Possibly, this blog could be a conduit for engaging with other students in the same boat, and act as a catalyst for related conversations. If this doesn’t happen, at least I’ll be expressing thoughts and feelings about elements of my doctoral pursuit. Also, the blog could become a repository for some of my ideas that, otherwise, may be forgotten. One of the differences between a ProfD and a PhD is an emphasis on the impact that your research will have on professional practice (as well as theory). In terms of impact, I wonder if my blog could have as much external impact as my thesis. I read somewhere that an average of eight people read a doctoral thesis, and half of them are paid to do so. I’m hoping that a greater number of people will read my blog-posts and that it could influence their decisions as potential or practicing doctoral students.

I believe that writing these blog-posts will help me to maintain a discourse that is understandable to most. Writing at doctoral level demands an academic rigour that, unfortunately, is not comfortably grasped by many readers. I appreciate that academic writing has its place, however, it’s important for my development as a management practitioner that I maintain a balanced approach to how I communicate. I do not want to end up in a thesis bubble talking only to myself.

Another motive to blog is that I find the process of reflective writing to be mindful. This contradicts a general assumption that peoples’ increasing engagement with modern technology/the internet is encouraging mindless behaviour and decreasing attention spans. It would be mindless or distracting if I was drafting blog-posts while having dinner with my family, for example. This is and will not be the case. Like drafting this post, I’ll set aside dedicated time to reflect and try to translate relevant experiences, thoughts, etc. into meaningful articles. There is nothing more I value than time spent with family and friends; where you give them your time and attention; i.e., not being on your phone/laptop. For those working full-time, these opportunities are the smaller fractions of the week/month we have to enjoy their company.

Presuming the blog takes off (to whatever level), I don’t intend on looking back in years to come and cringing at my innocence, lack of knowledge or conceptual vagueness. I find it a little sad when people do this; e.g. looking at photos of themselves when they were younger in embarrassment. This blog-post is the best I can put together today, and I am committed to getting better at it in time.

At the moment, I’m incapable of putting into words all the reasons why I have decided to become a blogger. I’m confident that, in time, I will discover more of these reasons and, ultimately, more about myself. Maybe after years of blogging, I’ll be able to clearly articulate why I’m passionate about it, like Phillippe de Montebello can about his love for ‘Fragment of a Queen’s Face’, as follows. For the time being, though, it just feels right. So, I’m happy to trust my intuition and to start blogging, wherever it may take me…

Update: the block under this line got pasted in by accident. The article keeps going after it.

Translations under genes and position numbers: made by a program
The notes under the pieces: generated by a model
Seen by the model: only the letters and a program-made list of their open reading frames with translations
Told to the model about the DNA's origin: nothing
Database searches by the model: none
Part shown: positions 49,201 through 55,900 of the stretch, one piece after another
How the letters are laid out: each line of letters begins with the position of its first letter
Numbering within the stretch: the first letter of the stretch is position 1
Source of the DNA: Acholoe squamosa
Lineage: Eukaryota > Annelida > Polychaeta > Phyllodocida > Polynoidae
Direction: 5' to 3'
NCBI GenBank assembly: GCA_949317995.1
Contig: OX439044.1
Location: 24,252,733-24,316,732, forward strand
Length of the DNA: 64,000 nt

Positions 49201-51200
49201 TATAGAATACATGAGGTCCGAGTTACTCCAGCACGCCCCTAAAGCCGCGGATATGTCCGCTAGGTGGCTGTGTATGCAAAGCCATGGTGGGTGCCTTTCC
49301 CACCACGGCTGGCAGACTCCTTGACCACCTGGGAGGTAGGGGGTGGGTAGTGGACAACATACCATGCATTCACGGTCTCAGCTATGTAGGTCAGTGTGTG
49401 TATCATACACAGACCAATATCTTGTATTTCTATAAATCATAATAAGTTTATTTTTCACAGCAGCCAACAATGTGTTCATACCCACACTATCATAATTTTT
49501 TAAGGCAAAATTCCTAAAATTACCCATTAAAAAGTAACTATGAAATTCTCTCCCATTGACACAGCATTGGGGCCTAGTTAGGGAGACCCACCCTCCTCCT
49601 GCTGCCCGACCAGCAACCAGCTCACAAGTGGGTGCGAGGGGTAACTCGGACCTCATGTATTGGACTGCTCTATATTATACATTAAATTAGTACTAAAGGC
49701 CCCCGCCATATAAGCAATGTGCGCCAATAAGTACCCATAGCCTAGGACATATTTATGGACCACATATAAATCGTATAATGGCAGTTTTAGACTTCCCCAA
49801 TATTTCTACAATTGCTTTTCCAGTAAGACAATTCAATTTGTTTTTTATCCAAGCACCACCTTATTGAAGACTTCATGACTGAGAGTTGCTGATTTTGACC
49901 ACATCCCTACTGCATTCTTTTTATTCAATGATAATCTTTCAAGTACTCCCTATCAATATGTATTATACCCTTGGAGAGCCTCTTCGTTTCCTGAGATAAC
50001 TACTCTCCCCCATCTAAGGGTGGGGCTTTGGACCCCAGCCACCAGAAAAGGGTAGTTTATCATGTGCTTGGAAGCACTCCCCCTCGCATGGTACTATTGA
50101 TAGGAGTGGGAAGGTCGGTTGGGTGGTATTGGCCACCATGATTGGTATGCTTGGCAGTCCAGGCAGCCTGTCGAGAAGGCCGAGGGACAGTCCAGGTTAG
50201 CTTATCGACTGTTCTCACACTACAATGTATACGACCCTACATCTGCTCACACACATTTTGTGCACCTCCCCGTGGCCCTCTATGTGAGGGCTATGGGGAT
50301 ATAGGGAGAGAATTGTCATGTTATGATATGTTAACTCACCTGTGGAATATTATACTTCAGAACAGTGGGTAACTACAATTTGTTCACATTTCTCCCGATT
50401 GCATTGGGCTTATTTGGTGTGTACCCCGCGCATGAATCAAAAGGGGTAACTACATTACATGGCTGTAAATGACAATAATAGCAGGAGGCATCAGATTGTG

‘If you told me you’d found the top of the head, I’m not sure l would be thrilled because I am so focused, so absorbed and captivated by the perfection of what is there; that my pleasure – and it is intense pleasure – is marveling at what my eye sees, not some abstraction that, in a more art historical mode, l might conjure up. It’s like a book that you love, and you simply don’t want to see the movie. You’ve already imagined the hero or the heroine in a certain way. In truth, with the yellow jasper lips, I have never really tried to imagine the missing parts’. Phillippe de Montebello was Director of the Metropolitan Museum of Art in New York from 1977-2008. This is an extract from:

Gayford, M. & Montello, P. (2014) Rendez-vous with Art. Thames & Hudson Inc., New York


13 Thoughts

  1. Hi Pat – really enjoyed the metaphor of the ‘fragment of a queen’ – a reminder to be content with life’s essential incompleteness. Think it’s also true that blogging – like a diary – is a good way to reflect while the experience is fresh and thereby capture the moment. You’re so right that it can be difficult to find people with whom to discuss the doctorate – actually the point you bring out about the isolation of the ProfD is well made; the academic in the professional environment is very different to the full time PhD student who as you say, is immersed in an academic environment.

    Liked by 1 person

  2. Hi Pat – really enjoyed the ‘fragment of a queen’ metaphor. Reminds us of life’s essential incompleteness. Who to talk to when doing a doctorate – actually the blog is one way to have a conversations – and to keep a diary when the reflections are current. Your point about the ProfD having its own kind of loneliness – the academic in the professional environment is well made.

    Liked by 1 person

  3. I’ve been truly inspired by the content on your blog and by your skills in reflective writing. But most notably I am encouraged by your ambitions to support and help other Professional Doctorate students considering this programme of education. As stated in your blog, “success stems from intrinsic motivation and doing your best”. Not only is this your own organic belief, but in supporting this belief you are transposing future educational practitioners to be the best they can be and to deliver new and exciting knowledge.